Two of the most recognized women golfers in Japan are Ai and Mika Miyazato. Both are from Okinawa. Ai is 26 and has seven LPGA wins. Mika, 22, has one victory in Japan. Both are ranked among the world's top 25, having come up through the Japan LPGA.
And they are not related.
"Miyazato is pretty common name in Okinawa," Ai said during pre-tournament interviews. "But we are friends. I know her since she was like 10 years old. We know each other long time."
This week, however, the two will be part of one big happy family.
The LPGA is in Shima-shi, Mie, Japan to wrap up a four-tournament swing through Asia with the Mizuno Classic.
It's the LPGA's one stop a year in the golf-loving nation and the Miyazatos will be supported as if they are everybody's little sisters.
"I am very excited to be playing in Japan," Mika told reporters. "This is the LPGA's only tournament in Japan, so I am happy we are here."
The 54-hole event tees off Friday featuring a field of 78 players from the LPGA and Japan LPGA.
And the Miyazato girls from Okinawa.
"Everybody thinks we're sisters," Mika said. "I think that way everybody could remember me, because Ai is playing great. ... But we're not related."
There is, however, kinship.
As an amateur in 2003, Ai won a Japan LPGA event while still attending high school. After winning LPGA qualifying school in 2008, she rose to No. 1 briefly last year and now ranks No. 8 in the world rankings with a win at this year's Evian Masters.
"Well, I did have expectations coming into this year since I had a great season last year," Ai told reporters. "But there was the earthquake earlier this year, so that had a bit of an effect on me, both on- and off- the golf course.
"But [in June] I started feeling very good about my game, and I was able to win at Evian. So right now I feel very relaxed."
Mika, meanwhile, won the 2004 Japan Amateur Women's Championship at the age of 14, and turned pro four years later. Her first professional victory came at the Japan Women's Open in 2010. That same year on the LPGA, she recorded two third-place results and was 17th on the money list with more than $600,000 in earnings. At this year's U.S. Women's Open, she held the 36-hole lead before finishing fifth. She's now No. 24 in the world rankings.
"After the second day, I was at the top, so that gave me a lot of confidence, but I didn't have such a good third round," Mika said of the U.S. Open experience. "Still, I took away a lot from that week at the Open. Last year, I didn't play so good in the major tournaments. My coach said I should treat the majors like other tournaments, so that is what I tried to do."
This week, too.
"No pressure," Mika said. "I don't get to play in Japan very often. I came home to play, so it's good."
South Korea's Jiyai Shin, with six top-10 finishes this season, including two runners-up, will be back to defend the Mizuno Classic title she won last year by two shots over Yani Tseng.
"It feels like I'm back home," Shin said. "I can play good here. When I come back here, I only have good memories. I have lots of confidence here, so I can't wait for the week to begin."
Shin would like to find some of her old form from last year. Her game has suffered this year from a back injury and swing change. She's hoping those challenges are finally over.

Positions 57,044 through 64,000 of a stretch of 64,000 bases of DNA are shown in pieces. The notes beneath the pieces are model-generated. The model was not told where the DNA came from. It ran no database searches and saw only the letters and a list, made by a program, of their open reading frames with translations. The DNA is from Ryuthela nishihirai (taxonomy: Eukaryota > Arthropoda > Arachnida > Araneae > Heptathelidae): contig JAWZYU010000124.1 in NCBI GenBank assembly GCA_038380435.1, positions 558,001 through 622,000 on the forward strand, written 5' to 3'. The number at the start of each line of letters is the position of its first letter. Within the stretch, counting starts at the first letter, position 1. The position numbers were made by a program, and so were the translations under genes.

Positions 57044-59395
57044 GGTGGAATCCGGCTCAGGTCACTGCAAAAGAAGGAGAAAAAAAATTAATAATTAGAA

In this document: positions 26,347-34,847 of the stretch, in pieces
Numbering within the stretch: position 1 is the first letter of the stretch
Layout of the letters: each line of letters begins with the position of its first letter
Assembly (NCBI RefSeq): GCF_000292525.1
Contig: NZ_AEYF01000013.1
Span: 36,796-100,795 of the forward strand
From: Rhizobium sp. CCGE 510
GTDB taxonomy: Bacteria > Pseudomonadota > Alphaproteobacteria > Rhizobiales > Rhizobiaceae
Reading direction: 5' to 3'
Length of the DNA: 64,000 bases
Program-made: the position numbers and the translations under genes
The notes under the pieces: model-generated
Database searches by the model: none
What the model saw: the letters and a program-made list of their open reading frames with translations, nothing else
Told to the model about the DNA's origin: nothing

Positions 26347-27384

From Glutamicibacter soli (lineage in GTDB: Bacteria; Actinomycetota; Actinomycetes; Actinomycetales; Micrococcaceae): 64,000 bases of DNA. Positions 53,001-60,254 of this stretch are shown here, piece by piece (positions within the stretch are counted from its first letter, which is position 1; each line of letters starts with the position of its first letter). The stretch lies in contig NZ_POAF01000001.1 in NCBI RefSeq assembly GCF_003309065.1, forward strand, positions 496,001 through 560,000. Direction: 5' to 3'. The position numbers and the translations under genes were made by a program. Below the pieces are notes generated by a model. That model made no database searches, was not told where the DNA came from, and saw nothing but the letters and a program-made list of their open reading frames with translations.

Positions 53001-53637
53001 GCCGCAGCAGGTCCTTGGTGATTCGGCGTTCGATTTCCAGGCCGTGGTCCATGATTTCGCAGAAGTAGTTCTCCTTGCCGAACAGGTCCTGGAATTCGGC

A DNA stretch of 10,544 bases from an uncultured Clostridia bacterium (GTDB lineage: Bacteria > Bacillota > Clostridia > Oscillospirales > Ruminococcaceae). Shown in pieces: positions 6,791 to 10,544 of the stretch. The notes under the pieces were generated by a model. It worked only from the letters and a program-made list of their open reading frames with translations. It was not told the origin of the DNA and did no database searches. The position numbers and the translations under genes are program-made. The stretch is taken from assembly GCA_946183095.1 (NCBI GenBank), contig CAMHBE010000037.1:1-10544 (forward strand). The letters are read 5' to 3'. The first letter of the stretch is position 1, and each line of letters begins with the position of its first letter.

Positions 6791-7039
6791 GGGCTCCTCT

"I have played a little bit up and down and have not won this year," she said this week. "I've had some injuries. My lower back has had pain since two months ago. It is [inflammation] in my discs. I went to an Asian hospital and I don't have to have surgery. I am taking medicine and stretching."
Shin admits probably being responsible for the pain that sidelined her for all of September.
"At the beginning of the season this year, I changed a lot of things,'' she said. "I changed my training, my coach and my caddie. ... I changed my swing and lost my tempo. My new swing was different. I gained about 15 more yards in distance, but sometimes when I hit it, the ball pushed or pulled. I needed more consistency. So I tried to get back to my old swing. It's much better this week, with better timing."
With three events remaining on the LPGA schedule, South Korea's Hee Kyung Seo is leading the rookie points chase with 560 points. Tiffany Joh of California is second with 267, Christel Boeljon of The Netherlands is third with 244 and Ryann O'Toole of California is fourth with 224.
An interesting statistical note from the LPGA: Although Tseng leads a majority of individual categories and already has clinched player of the year honors, one of her more eye-catching feats is driving distance. The world No. 1's 267.9-yard average is more than three full feet longer than Maria Hjorth's 266.5.
During the past 20 years, the distance leader rarely has been one of the tour's dominant players. The only exceptions were Laura Davies in 1994, Annika Sorenstam in 2003 and Lorena Ochoa in 2008, who led the money list and driving distance.
Since joining the LPGA Tour in 2008, Tseng has been a consistent contender in the driving distance category. That includes a 266.1-yard average in 2008, which ranked sixth; 269.2 in 2009, which was third and 262.3 last year, which was 10th.
By the numbers
• 39: Years the Mizuno Classic will have been played.
• 3: Consecutive South Korean tournament winners.
• 17: Consecutive international tournament champs.
• 11: Wins worldwide in 2011 by Tseng, who won last week in China. She has seven LPGA titles this year.
• 5: Tournament record five straight wins by Sorenstam (2001-05).